Guangzhou Metro is facing a public outcry after contractors destroyed a group of ancient imperial tombs in the Menggang district during construction of Line 6 of its subway system.
The tombs, ranging from 2,200 to more than 3,000 years old and still being studied by archaeologists, were wrecked by excavators on Friday night.
The protected site, on the eastern slope of Da Gong mountain, had been sealed off by the Guangzhou Archaeology Research Centre, with warning signs posted and red lines marking the protected area.
It was fine when archaeologists left on Friday but had been torn up by the time they returned on Saturday.
"Yesterday we were still conducting archaeological excavations, but all five tombs were gone this morning," said an archaeologist quoted by Southern Metropolis Daily yesterday.
One of the archaeology technicians responsible for the site, Miao Hui , said: "At least five of them were destroyed … this time. They date from the late Shang dynasty to the Warring States. This is not the first time the construction company has destroyed ancient tombs. The area they dug up was sealed by red lines. They even specifically moved our archaeological tools aside before blazing in."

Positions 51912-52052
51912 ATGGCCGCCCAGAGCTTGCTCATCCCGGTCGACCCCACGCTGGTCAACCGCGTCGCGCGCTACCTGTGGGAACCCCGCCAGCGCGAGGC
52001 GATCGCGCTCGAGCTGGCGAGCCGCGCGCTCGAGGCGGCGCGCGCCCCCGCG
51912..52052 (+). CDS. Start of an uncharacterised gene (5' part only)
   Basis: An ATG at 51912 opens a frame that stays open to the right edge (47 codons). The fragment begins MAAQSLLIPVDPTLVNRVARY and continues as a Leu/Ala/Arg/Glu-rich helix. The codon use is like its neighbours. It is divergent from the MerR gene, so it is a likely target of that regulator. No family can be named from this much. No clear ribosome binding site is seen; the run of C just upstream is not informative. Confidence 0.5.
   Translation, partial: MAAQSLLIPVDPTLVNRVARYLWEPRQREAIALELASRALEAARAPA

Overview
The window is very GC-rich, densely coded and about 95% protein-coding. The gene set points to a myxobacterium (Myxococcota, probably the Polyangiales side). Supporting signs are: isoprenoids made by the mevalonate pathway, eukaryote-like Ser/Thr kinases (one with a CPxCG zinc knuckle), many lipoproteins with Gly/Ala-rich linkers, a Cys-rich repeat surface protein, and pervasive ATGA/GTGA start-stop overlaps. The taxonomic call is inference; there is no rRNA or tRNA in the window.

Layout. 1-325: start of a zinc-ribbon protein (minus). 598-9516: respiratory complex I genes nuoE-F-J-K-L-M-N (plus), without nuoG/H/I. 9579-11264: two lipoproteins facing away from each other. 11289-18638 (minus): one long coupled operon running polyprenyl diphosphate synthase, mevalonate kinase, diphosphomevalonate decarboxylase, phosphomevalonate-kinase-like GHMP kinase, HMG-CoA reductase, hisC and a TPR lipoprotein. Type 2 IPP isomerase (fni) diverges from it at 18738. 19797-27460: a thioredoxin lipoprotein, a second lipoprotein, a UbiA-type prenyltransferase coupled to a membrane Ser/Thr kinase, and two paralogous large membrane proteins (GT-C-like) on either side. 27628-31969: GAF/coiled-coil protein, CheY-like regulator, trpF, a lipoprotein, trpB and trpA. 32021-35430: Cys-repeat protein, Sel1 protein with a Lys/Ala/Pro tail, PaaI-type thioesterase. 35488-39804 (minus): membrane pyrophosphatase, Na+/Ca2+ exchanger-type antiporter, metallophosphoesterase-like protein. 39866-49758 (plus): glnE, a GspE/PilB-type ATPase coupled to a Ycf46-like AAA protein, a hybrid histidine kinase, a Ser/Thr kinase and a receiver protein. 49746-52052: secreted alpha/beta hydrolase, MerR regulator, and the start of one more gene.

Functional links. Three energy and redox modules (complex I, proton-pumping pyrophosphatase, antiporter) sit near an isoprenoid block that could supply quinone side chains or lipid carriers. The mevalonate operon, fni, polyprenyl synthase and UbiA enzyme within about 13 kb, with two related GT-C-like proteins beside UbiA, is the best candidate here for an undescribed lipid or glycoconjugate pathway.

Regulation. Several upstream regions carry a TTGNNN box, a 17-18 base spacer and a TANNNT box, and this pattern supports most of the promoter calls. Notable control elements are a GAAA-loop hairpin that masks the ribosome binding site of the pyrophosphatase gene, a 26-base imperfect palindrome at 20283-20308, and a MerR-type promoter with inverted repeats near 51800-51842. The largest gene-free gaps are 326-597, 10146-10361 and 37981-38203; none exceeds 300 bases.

A foreman hired by the centre said the site was impossible to miss. "We have begun working with one of the tombs and used plastic film to cover the unfinished site. It's a very large and obvious target, it's impossible that the workers could miss it."
Yesterday's reports in most Guangzhou media put the number of tombs at five, while Xinhua reported on Saturday that six tombs were destroyed.
A manager for Guangzhou Metro's construction agent said the workers were confused by unclear warning signs and markings left by the archaeologists.
A Guangzhou Metro spokesman said the construction work had already been approved by the archaeology centre, according to Southern Metropolis Daily.
However, it was reported that the centre wrote to the company last month to say the site had not been cleared for construction.
The research centre's director, Zhang Qianglu , said the slope's densely packed tombs had significant historical value.
The subway project is reported to have destroyed more than a dozen ancient tombs in the first five months of the year.
The damage has triggered an outcry online, with internet users describing it as outrageous and shameless. One said she did not believe it was simply a mistake. "The constructor has never taken the historical relics seriously. If you are not sure where to dig, why don't you ask? They must be severely punished, otherwise we'll only see more cultural relics being destroyed."